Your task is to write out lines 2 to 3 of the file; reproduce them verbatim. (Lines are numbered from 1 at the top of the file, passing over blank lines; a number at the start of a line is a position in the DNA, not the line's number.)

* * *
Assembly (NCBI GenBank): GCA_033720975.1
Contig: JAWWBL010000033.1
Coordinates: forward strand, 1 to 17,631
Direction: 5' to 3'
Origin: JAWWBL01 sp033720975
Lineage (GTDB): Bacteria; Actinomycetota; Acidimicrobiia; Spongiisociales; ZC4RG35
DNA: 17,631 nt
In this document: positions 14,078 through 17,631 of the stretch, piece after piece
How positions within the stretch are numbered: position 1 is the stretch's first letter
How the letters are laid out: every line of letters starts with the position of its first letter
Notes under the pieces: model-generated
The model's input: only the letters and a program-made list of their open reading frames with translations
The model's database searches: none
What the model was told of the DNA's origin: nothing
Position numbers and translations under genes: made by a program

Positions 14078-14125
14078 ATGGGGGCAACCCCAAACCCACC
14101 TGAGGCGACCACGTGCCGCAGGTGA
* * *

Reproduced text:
Contig: JAWWBL010000033.1
Coordinates: forward strand, 1 to 17,631